18 Apr China seeks solution to providing clean drinking water supplies. Large colonies of micro-organisms - some capable of causing serious disease - have been discovered inside pipelines carrying drinking water to homes in most major mainland cities. South China Morning Post.

18 Apr Water policy: Major Obama proposal doesn't change farm rules. Agriculture is different, Congress decided when passing the 1972 Clean Water Act. For the most part, the people who grow the country's food can plow their fields, build roads, spread fertilizer and drain water off their crops without needing a permit for filling in wetlands or washing pollutants into streams. Greenwire.

18 Apr Compensation battle rages four years after BP's US oil spill. Four years after the Deepwater Horizon spill, oil is still washing up on the long sandy beaches of Grand Isle, Louisiana, and some islanders are fed up with hearing from BP that the crisis is over. Reuters.

18 Apr China's coal boom is slowing ? that's a huge deal for climate change. How much global warming will we get in the future? That largely depends on how much extra carbon-dioxide humans put in the atmosphere. And that ? in large part ? hinges on how much coal China ends up burning in the years ahead. Vox.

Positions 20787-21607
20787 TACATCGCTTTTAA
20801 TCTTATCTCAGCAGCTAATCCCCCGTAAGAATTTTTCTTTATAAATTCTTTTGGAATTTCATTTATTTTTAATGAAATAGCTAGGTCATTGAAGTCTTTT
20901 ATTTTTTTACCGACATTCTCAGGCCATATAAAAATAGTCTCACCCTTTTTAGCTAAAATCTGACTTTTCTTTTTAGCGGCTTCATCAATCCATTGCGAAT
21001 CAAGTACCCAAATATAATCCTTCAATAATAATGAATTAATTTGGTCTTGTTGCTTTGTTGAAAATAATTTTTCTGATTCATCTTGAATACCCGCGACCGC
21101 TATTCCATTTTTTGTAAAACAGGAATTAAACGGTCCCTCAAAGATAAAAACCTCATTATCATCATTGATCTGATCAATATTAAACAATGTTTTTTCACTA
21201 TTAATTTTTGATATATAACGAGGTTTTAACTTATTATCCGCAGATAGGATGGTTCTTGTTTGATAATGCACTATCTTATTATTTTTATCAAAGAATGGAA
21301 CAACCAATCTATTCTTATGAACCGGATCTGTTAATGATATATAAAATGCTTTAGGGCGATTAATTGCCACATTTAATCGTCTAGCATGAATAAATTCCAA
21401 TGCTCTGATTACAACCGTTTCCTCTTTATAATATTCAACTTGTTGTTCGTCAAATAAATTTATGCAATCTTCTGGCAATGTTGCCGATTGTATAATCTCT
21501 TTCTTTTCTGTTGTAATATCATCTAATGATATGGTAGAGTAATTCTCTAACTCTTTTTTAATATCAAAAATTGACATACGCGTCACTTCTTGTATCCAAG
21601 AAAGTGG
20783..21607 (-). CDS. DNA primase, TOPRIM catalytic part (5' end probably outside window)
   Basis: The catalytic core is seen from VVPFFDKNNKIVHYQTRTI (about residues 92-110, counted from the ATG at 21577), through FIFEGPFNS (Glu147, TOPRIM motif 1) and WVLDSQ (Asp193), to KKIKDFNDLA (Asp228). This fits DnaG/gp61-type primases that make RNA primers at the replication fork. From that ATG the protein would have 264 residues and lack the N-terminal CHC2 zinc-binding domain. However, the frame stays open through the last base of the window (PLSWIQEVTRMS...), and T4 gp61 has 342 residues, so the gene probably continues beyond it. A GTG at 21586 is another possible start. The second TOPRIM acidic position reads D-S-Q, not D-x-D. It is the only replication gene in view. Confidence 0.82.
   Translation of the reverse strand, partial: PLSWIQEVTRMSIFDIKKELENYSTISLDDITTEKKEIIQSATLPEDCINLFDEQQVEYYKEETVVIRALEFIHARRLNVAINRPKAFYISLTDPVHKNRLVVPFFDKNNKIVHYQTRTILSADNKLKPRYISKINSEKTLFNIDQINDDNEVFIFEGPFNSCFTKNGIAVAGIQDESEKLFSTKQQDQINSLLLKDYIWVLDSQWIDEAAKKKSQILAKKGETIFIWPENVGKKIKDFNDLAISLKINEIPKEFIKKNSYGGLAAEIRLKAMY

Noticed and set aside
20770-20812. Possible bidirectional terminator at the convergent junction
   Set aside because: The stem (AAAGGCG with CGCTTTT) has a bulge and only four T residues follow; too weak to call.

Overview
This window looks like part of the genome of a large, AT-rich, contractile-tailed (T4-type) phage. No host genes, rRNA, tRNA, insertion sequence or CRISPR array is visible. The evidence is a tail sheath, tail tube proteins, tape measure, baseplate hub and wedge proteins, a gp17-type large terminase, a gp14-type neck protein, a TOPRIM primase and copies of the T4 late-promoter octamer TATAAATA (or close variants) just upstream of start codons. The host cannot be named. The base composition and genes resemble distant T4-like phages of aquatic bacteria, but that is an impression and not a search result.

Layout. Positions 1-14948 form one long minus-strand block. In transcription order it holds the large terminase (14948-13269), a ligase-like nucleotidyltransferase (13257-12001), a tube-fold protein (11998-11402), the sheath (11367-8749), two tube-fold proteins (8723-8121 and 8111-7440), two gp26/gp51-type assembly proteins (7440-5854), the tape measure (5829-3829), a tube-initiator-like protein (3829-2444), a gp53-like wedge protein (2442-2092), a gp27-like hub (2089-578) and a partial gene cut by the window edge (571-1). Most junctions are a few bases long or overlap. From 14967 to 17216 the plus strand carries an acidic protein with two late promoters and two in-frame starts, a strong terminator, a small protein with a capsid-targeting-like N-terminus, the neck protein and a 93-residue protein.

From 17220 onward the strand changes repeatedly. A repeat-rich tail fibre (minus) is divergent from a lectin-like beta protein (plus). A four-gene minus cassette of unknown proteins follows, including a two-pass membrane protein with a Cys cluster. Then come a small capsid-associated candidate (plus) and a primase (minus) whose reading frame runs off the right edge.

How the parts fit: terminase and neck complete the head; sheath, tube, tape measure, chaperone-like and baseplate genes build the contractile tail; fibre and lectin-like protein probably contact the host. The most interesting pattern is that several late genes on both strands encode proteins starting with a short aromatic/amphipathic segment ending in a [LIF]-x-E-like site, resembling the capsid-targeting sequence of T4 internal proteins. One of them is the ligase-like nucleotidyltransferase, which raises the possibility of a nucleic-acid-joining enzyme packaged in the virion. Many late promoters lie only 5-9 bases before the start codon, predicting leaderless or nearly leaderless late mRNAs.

18 Apr Michael Mann, U. of Virginia win FOIA case. Unpublished research by university scientists is exempt from the Virginia Freedom of Information Act, the Virginia Supreme Court ruled Thursday, rejecting an attempt by skeptics of global warming to view the work of a prominent climate researcher. Washington Post.

18 Apr Drunken trees: Dramatic signs of climate change. Sarah James, an Alaska Native elder, says global warming is radically changing her homeland. Even the forests no longer grow straight. Melting ground has caused trees to tilt or fall. National Geographic News.